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Tax Law Changes Regarding Spousal Support, Effective January 1st, 2019

On January 1st, 2019, there was a major change to how maintenance — also called spousal support or alimony depending on what state you live in — and tax law interacts. The legal reform has made it so maintenance payments are not tax deductible by the payer. Furthermore, the recipient spouse does not need to include received maintenance as income on their tax returns.

Previously, the paying spouse could count maintenance payments given as a valuable and cost saving deduction on their taxes, and the receiver had to count it as income. The January 1st, 2019 update has effectively turned the situation completely around and has eliminated the tax benefit. Nontaxable maintenance payments means the recipient spouse (usually the lower earning spouse) will be able to fully utilize the amounts given to them each month, without paying taxes on it. On the other hand, paying spouses (usually the higher earning spouse) are more likely to feel a financial impact with the elimination of a significant deduction.  As a result, paying spouses will likely offer a lower amount of monthly support.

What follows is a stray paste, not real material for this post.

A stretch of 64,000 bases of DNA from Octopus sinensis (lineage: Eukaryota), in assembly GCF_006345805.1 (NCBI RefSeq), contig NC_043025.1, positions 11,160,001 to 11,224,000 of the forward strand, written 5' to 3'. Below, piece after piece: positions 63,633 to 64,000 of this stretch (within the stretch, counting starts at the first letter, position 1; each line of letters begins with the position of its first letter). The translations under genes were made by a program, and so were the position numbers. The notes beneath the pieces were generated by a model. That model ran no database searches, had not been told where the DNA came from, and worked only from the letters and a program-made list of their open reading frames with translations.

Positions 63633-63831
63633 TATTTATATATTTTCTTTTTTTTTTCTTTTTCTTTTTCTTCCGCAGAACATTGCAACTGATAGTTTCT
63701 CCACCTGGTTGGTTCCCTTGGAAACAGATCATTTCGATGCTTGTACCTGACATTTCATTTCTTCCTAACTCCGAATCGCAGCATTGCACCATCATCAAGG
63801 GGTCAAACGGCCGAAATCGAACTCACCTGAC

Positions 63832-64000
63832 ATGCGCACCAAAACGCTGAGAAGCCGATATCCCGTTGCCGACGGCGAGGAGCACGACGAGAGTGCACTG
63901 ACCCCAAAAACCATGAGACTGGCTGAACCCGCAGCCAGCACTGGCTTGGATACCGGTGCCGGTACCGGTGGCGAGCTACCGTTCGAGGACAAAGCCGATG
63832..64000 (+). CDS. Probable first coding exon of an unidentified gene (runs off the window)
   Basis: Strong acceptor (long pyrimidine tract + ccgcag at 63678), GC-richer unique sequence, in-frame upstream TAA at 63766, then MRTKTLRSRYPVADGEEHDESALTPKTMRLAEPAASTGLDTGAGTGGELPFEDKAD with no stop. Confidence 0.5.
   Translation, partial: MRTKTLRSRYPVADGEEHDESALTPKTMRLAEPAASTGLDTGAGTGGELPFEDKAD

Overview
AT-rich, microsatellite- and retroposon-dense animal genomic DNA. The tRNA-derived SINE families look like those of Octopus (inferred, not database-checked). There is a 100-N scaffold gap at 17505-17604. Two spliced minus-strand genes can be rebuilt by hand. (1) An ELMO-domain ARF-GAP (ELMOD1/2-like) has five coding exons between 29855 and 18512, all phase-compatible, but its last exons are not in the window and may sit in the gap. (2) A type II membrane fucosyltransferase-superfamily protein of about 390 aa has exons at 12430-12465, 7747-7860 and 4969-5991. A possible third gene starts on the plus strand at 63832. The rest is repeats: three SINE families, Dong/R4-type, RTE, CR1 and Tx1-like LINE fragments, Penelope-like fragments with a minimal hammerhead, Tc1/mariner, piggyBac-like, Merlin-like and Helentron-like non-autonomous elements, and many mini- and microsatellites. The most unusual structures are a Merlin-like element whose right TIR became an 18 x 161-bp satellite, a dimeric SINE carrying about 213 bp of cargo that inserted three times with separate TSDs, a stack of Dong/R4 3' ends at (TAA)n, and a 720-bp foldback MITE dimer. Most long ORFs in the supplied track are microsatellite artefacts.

Please note: The legal update only applies to spousal support agreements created, or orders issued on or after January 1st, 2019. The preexisting legal and tax rules will still apply for divorce decrees with a provision for maintenance before the effective date. The same is true for parties who have a fully executed and acknowledged separation agreement before the first day of 2019.

Legal Support for Your Spousal Support Agreement

Are you intimidated by the new legal updates for maintenance? Are you worried your spousal maintenance plan for your upcoming divorce could become problematic as a result? Come to Wisselman, Harounian & Associates and speak with our Long Island family law attorneys about the road ahead. With 150+ years of total legal experience, you can trust in our team to know the ins and outs of your case, as well as the best way to uphold your interests in divorce.

To arrange a free case analysis, call (516) 406-8500 at your first convenience.